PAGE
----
We have a Little Free Library in our front yard that I received as a gift from my husband many years ago. We love it and our neighbors love it. But the library had fallen into disrepair, and I could not summon the energy to fix it. I felt unmotivated to check inside the library to make sure there were books of all types for all ages. In short, I just felt sort of . . . over it.
My daughter Katie, however, was not over it. When I announced I was going to take the Little Free Library down, she sprang into action and vowed to maintain it on her own. She organized our book collection into categories to replenish the library. She asked her dad to help her repair the roof, and set out to touch up the chipped paint. She made flyers to announce her Little Free Library revamp to the neighborhood. Katie was invested.
When my mom saw the newly repainted library, she gave me an arched eyebrow look that only a daughter could understand. Katie’s painting skills were not as impressive as her motivation. There were some drips. Some splotches. Some sections that were somehow completely missed.
My mom chastised me. “Dana. You need to tell her she needs to fix this. It needs a second coat. This whole front section of the roof is a mess.”
“It doesn’t matter, Mom,” I replied. What I meant, though, was that it doesn’t matter as much. What matters more is that Katie feels accomplished and confident. If I told her to fix it, I would be diminishing her accomplishment and denting her self-confidence. Yes, the appearance of the Little Free Library matters, but what matters more is Katie (who felt very proud of herself).
I started taking this “what matters more” filter into the classroom with me. As teachers, we are faced with many difficult decisions throughout the course of the day. We have to think on our feet and often decide how to handle a situation in just a few seconds. We use filters for our decision making, whether we realize it or not. Some of the filters I have used in the past I am not so proud of.
For example, I worked for a principal who wanted all students to have a specific number of minutes on our computerized reading program. When a student reached the end of the week without the suggested number of minutes, I used the “what does my principal want” filter to decide to keep that student in from recess. Another time I had a student who was constantly moving and talking. Constantly. I noticed him doodling an elaborate sketch on the back of his math paper rather than working through the assigned math exercises, and I used the “what will keep this student quiet” filter to let him continue.
The experience with my daughter and our Little Free Library taught me that I also have a “what matters more” filter and that it is highly valuable. Something interesting happened when I started applying the “what matters more” filter to my literacy instruction. I noticed my instruction felt truer to my beliefs. I noticed kids were happier and there were fewer power struggles in our classroom. I noticed I felt proud of my literacy instruction in a way I hadn’t in years.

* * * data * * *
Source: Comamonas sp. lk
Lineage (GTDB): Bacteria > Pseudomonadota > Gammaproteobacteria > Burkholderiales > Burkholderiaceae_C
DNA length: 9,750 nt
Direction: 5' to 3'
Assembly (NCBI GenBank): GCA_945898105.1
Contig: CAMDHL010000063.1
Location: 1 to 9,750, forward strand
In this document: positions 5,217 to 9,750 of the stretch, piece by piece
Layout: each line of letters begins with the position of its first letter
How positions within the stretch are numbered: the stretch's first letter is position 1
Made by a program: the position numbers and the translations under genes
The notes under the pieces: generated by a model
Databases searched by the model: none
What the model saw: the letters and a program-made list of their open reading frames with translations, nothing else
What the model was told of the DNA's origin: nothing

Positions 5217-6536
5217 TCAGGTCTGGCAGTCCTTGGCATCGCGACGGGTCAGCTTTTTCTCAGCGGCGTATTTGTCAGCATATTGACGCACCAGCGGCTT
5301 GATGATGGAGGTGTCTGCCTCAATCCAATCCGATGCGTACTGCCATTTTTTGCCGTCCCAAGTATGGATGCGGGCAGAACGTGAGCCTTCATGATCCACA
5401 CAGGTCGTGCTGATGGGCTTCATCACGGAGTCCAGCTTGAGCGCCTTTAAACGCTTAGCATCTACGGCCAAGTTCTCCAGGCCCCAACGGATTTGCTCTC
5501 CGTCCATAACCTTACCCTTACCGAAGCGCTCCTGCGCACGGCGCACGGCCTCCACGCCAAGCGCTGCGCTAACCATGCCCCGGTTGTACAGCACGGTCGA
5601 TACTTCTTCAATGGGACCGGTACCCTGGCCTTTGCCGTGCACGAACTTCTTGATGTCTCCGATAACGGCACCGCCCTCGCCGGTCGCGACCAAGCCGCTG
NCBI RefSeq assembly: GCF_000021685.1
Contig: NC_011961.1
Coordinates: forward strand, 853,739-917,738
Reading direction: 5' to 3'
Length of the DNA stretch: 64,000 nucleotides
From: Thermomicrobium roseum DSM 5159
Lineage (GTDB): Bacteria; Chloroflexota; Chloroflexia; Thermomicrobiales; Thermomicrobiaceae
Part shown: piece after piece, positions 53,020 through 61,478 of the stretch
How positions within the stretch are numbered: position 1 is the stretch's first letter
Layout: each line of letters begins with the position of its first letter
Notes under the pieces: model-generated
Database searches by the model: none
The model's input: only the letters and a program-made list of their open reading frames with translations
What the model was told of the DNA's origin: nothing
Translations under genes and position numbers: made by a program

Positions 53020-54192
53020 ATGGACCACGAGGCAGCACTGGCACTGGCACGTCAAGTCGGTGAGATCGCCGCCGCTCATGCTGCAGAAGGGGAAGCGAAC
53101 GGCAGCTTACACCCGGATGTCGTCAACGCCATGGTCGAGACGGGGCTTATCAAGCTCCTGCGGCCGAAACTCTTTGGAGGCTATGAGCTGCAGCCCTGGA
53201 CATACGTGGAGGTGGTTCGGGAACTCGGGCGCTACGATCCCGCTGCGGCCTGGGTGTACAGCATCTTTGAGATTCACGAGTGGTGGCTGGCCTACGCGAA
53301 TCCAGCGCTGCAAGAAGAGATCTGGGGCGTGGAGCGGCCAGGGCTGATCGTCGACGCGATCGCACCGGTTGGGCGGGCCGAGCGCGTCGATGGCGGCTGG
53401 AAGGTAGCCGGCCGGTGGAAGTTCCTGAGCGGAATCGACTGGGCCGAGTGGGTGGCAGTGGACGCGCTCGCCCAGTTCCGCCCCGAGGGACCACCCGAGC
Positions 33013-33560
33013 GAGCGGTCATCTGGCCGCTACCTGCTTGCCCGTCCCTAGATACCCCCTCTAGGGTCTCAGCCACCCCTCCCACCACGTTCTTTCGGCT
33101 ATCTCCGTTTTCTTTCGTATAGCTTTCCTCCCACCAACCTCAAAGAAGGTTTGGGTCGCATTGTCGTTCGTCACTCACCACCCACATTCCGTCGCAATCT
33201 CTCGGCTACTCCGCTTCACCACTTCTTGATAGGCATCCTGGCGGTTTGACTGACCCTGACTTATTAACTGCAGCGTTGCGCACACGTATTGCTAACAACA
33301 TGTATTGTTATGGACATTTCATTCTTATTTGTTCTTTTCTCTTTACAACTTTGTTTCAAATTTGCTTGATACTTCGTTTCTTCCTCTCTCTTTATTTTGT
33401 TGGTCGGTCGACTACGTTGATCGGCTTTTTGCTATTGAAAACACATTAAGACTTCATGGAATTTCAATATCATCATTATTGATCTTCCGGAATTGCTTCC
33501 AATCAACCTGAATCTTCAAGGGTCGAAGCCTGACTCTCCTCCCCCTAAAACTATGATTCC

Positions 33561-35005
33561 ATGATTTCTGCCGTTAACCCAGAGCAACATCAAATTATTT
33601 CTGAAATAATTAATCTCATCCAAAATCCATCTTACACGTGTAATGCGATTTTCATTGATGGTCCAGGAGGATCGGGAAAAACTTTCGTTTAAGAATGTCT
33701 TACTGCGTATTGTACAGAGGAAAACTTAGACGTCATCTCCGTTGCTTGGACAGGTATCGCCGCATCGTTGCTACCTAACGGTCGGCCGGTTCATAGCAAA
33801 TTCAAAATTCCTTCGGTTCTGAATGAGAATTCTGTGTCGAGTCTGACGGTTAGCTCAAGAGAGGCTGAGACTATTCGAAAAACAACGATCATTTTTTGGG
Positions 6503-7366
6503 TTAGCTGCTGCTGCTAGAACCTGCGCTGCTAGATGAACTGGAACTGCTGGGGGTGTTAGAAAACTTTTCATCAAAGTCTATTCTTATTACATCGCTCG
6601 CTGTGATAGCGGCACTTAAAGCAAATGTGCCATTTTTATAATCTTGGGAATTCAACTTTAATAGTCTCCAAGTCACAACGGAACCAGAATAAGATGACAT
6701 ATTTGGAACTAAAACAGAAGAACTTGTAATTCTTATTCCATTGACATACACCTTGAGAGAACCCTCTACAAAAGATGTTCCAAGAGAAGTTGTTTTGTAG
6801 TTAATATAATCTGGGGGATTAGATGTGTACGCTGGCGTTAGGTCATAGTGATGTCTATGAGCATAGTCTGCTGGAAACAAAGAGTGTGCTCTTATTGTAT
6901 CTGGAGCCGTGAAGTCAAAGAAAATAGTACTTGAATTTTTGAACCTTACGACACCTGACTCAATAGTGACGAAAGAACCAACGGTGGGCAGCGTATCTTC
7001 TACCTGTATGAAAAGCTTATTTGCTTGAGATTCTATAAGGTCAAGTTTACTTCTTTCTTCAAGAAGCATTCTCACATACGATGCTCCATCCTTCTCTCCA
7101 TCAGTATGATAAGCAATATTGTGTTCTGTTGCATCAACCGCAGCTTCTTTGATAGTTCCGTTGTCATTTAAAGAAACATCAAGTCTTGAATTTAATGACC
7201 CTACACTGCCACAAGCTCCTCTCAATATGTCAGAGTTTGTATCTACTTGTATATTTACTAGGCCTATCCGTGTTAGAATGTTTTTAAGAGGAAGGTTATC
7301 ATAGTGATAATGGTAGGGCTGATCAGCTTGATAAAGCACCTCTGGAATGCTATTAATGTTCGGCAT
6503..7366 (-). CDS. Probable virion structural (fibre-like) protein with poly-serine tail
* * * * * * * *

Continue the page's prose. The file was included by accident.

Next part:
When I am torn between enforcing a rule or allowing a little bit of leeway, I ask myself, What matters more right now? The rule or the child? For example, I once worked at a school where students were allowed to check out three books each week from our media center, but one of those books had to be in a certain leveled band. The books were color-coded, and students knew which band they were assigned to. I am a rule follower at heart, so I tried to abide by it. But when a student discovered that their favorite author had just released a new series and wanted to check out all three books, I thought, What matters more? and the decision was easy.
Another time I sat down to confer with a student and wondered to myself if he had used voice-to-text to create his draft, because there wasn’t a piece of punctuation to be found in the entire essay. I read the essay (with some difficulty because of the lack of punctuation) and realized he had written a very vulnerable and personal story. Before I opened my mouth to give him a teaching point, I thought, What matters more? and I knew just what to say.
What matters more? A student’s reading life or a questionable school rule?
What matters more? Correct punctuation or having an identity as a writer?
What matters more?
I noticed when I started using this filter for decision making that it helped me clarify my own belief system. Sometimes I didn’t immediately know what mattered more, and I had to figure that out. Now I know. I know that stories matter more and kids matter more and our hearts matter more than anything else.
If you pass by our house, you will see our revamped Little Free Library standing proudly in the middle of our front yard. Don’t mind the paint job. Just grab yourself a book, and if you see Katie, please tell her she did a good job. That’s what matters most.